The generous financial arrangement that these transnational mining corporations have with a small Filipino corporation indicates what the industry is really willing to do in order to participate in the exploration, development, and utilization of our natural resources. It is not true, therefore, that Filipinos need to put up huge amounts of financial capital nor that reputable international mining corporations require that they fully own the mining operations. It is possible to organize a majority Filipino-owned corporation, put up a small capital, and reasonably expect reputable international mining corporations and investors to participate only through financial assistance.
The Court, in interpreting the constitution, said that only foreign-owned corporations could engage in large-scale mining through an FTAA. However, a reading of the constitutional provision in its clear and ordinary meaning would show that even Filipino-owned corporations under a joint venture, co-production, or mineral sharing agreement can engage in large-scale mining operations. Large-scale mining is not limited or reserved only for foreign-owned corporations, contrary to what has been said in the Decision.
In the meantime, however, WMCP (now Tampakan Mineral Resources Corporation or TMRC) has a pending Motion for Correction, Clarification, and Partial Reconsideration that has yet to be passed upon by the Supreme Court, inspite of the Court having declared its Decision of 01 December 2004 as final and executory.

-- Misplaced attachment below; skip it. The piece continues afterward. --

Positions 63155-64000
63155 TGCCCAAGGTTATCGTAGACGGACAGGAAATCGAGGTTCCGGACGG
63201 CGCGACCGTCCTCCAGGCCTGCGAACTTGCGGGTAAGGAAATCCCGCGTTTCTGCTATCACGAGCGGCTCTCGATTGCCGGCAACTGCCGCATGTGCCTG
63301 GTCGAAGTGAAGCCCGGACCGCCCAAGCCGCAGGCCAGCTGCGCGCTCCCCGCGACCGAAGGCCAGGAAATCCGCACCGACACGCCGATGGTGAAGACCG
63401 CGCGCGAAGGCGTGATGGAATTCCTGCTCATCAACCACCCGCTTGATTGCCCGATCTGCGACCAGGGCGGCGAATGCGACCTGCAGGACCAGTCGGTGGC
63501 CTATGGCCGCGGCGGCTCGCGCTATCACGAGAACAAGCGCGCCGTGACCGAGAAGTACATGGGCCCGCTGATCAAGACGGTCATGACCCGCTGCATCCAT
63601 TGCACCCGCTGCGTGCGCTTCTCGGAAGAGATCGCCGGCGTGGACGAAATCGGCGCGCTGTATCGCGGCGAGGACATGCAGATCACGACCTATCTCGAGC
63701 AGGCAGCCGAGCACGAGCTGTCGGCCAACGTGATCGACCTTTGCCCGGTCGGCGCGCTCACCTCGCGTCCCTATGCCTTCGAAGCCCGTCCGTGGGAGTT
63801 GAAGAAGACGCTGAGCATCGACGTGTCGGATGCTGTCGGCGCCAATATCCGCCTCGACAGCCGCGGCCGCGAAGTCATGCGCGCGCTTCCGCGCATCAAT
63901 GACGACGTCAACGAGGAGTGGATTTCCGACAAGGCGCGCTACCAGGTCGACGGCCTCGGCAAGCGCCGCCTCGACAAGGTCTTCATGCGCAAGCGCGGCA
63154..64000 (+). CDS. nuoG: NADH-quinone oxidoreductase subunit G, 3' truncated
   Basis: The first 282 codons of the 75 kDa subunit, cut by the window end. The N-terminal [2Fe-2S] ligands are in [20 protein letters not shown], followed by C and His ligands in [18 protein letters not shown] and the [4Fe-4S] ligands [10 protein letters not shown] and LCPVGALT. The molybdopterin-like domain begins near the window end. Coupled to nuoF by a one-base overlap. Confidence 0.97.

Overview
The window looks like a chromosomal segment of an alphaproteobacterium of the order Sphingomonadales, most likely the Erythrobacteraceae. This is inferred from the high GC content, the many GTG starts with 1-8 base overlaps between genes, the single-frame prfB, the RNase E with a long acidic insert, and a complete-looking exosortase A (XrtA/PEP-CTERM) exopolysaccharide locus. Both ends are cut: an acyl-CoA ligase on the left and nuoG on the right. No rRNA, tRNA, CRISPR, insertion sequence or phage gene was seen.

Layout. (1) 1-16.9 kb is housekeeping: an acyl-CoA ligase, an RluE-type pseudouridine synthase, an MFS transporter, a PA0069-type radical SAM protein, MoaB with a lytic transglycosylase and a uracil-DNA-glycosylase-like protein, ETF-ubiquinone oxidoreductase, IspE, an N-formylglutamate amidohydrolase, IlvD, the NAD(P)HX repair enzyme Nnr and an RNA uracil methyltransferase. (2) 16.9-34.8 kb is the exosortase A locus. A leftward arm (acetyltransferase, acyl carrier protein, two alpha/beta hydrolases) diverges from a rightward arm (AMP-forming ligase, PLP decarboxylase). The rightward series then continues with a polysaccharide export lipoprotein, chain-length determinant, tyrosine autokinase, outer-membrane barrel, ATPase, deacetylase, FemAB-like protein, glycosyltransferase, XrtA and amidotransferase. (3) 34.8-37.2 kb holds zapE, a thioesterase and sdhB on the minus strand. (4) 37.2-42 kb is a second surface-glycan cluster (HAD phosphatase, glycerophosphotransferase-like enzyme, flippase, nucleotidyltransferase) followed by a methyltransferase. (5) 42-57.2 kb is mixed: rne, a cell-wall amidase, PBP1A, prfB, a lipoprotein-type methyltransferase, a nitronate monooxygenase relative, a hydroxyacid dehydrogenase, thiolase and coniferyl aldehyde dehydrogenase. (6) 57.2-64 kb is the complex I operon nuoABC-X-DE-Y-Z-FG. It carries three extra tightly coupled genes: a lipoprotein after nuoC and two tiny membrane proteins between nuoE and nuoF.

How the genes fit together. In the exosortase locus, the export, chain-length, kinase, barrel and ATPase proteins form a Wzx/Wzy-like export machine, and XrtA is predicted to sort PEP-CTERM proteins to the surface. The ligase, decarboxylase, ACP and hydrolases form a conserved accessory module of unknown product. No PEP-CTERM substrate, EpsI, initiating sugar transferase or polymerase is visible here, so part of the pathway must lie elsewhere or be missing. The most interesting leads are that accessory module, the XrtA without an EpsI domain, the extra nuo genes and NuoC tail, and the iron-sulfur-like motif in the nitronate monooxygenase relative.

But the legal aspect of the mining campaign isnt over yet. It is far from over.
LRC-KSK looks forward to further challenging the FTAA regime in the lower court on even entirely different issues and it will be filing cases that seek to emphasize those compelling issues. To date, there is still another case pending before the Supreme Court, questioning the constitutionality of the Mining Act and of the FTAA regime that this law created.
For details please contact:
Lodel D. Magbanua
Tel. No. (02) 928 1372;
Mobile: 0919 247 20 65
February 2, 2005
The Cordillera Peoples Alliance (CPA) condemns and denounce the GMA administration and the Philippines Chamber of Mines, for facilitating the total sell out of the peoples resources for profit to multinational mining companies.